Springfield VA helps veterans expand health care for those exposed to toxins

Ashley shook and Alanna Flood

6 hours ago

SPRINGFIELD, Mass. (WWLP) Congressman Richard Neal was at the Springfield VA clinic on Friday to highlight passage of the PACT Act.

The PACT Act, signed into law by President Biden in August 2022, is intended to help veterans cope with the health complications they are struggling with from exposure to toxins, such as Agent Orange and chemical pits.

Neal told 22News: This is groundbreaking legislation. not only will he be dealing with toxic issues currently from Iraq or Afghanistan, but he will also try to address the Agent Orange problem, cases that have been brought in over the years. The VA is hiring thousands of people to expedite these claims and review them.

The new law extends health care and VA benefits to the more than five million veterans exposed to harmful chemicals. If you are a veteran interested in learning more about these extended benefits, please contact your local Veterans Service officer or call 1-800-MYVA411.

When our service members return home, many of them are faced with a new set of challenges resulting from a service-related disability or illness. For those struggling with complications from toxic exposure, it has been difficult to treat not only because of a lack of coverage, but because unlike a physical disability, it is not something for others to see. Now, with the PACT Act, we have finally provided the care and treatment these men and women deserve, said Congressman Neal. We owe it to our community of veterans to provide them with the benefits they have earned through their service to our nation. Toxic exposure is a cost of war, and our country must deliver on its promise to our veterans by acknowledging it and paying the bill. With the PACT Act, veterans who have been exposed to fire pits, Agent Orange and other toxic substances during their service can now access the proper care.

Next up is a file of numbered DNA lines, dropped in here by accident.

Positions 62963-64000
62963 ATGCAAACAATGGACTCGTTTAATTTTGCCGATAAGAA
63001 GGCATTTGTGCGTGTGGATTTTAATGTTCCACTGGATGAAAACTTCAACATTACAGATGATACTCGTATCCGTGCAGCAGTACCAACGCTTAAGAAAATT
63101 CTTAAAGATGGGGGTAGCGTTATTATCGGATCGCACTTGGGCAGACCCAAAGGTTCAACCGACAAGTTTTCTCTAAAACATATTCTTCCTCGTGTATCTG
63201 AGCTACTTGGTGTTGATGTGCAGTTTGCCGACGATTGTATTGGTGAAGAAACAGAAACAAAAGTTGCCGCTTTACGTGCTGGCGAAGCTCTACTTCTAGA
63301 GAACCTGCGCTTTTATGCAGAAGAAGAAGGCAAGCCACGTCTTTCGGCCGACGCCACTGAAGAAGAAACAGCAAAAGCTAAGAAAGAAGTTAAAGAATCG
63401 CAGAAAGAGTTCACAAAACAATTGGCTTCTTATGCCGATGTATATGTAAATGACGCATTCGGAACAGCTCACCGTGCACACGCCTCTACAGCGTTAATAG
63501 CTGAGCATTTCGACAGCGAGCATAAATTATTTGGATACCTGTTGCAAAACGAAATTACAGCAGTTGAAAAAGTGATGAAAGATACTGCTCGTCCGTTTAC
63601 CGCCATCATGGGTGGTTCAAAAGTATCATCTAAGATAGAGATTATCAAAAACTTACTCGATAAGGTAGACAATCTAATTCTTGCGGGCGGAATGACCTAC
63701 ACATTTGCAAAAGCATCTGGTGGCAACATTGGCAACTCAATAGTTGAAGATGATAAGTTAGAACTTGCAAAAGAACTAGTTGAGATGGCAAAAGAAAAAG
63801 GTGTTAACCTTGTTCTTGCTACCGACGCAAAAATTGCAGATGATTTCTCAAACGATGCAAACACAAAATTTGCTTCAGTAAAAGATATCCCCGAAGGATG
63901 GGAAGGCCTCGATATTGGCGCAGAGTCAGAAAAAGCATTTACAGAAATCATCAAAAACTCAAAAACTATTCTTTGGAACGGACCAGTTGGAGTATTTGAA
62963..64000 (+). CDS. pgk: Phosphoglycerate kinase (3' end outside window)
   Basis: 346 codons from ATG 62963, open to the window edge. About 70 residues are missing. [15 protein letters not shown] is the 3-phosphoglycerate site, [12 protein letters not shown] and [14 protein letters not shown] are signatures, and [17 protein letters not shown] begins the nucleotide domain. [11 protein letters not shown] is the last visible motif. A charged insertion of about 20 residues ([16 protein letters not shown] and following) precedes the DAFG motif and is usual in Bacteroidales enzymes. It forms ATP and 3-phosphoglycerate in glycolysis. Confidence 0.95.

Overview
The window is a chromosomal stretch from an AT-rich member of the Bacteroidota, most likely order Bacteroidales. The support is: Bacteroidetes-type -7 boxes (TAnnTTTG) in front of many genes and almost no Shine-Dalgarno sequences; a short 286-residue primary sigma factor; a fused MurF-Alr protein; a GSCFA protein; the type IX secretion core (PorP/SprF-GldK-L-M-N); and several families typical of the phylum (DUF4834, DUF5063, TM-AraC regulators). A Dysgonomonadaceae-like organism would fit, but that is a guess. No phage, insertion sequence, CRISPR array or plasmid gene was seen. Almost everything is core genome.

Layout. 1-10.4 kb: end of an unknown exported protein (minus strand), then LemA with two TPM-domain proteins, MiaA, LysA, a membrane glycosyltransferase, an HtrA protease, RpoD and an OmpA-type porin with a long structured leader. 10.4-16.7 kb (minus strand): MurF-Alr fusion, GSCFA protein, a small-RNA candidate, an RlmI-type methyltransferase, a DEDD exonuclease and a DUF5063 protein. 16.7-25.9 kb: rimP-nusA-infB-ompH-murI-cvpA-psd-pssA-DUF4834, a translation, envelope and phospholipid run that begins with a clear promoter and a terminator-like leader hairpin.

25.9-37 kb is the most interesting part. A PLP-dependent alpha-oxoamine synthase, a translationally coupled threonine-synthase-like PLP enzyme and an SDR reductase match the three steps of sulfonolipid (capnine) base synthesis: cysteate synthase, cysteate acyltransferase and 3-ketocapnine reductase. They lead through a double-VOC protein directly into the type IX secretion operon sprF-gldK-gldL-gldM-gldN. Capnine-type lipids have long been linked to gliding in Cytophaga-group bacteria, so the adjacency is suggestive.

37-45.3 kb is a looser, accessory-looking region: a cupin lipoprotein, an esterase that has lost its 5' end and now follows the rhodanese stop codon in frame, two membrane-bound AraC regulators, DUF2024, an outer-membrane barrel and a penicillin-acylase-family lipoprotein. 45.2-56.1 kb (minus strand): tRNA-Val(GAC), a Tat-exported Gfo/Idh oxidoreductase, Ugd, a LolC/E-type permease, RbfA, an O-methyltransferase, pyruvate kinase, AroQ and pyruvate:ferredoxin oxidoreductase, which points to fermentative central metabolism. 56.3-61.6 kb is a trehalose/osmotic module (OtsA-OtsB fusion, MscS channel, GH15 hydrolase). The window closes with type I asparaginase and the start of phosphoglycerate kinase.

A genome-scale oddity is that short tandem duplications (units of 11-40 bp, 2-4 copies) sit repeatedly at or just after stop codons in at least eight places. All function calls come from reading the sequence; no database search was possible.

The VA says it is expediting claims processing to ensure veterans with cancer from toxic exposures have access to treatment. VA Press Secretary Terrence Hayes said all PACT Act requests provide coverage for more than 20 purported new conditions.

No proofs are required. Bottom line: If you have any of these conditions, come see us for health care, but also file your benefit claim today so you can get the benefit you’ve earned, Hayes said.

Toxic exposure screenings will take place every five years, but if veterans notice any signs, they can seek immediate help. Hayes says there are thousands of veterans who have not yet signed up for coverage or filed a claim. She is urging those who have, to reach out to their fellow servants.

Veterans have already filed 600,000 applications since the passage of the PACT Act on August 10, 2022. To handle the surge in applications, the VA has added more than 27,000 to its regional office staff.

The PACT Act is a landmark new law that expands VA health care and benefits for veterans exposed to fire pits and other toxic substances. We have coordinated multiple outreach and outreach events, like this one, in an effort to enable veterans to take advantage of the eligibility and expanded health benefits authorized by the PACT Act, VA Central Western Massachusetts Director Duane Gill said. VA CWM is here for our nations veterans, including those not enrolled in VA healthcare and those who choose to have their care in the community, and we encourage all veterans not enrolled in VA healthcare to apply for benefits from their PACT Act.

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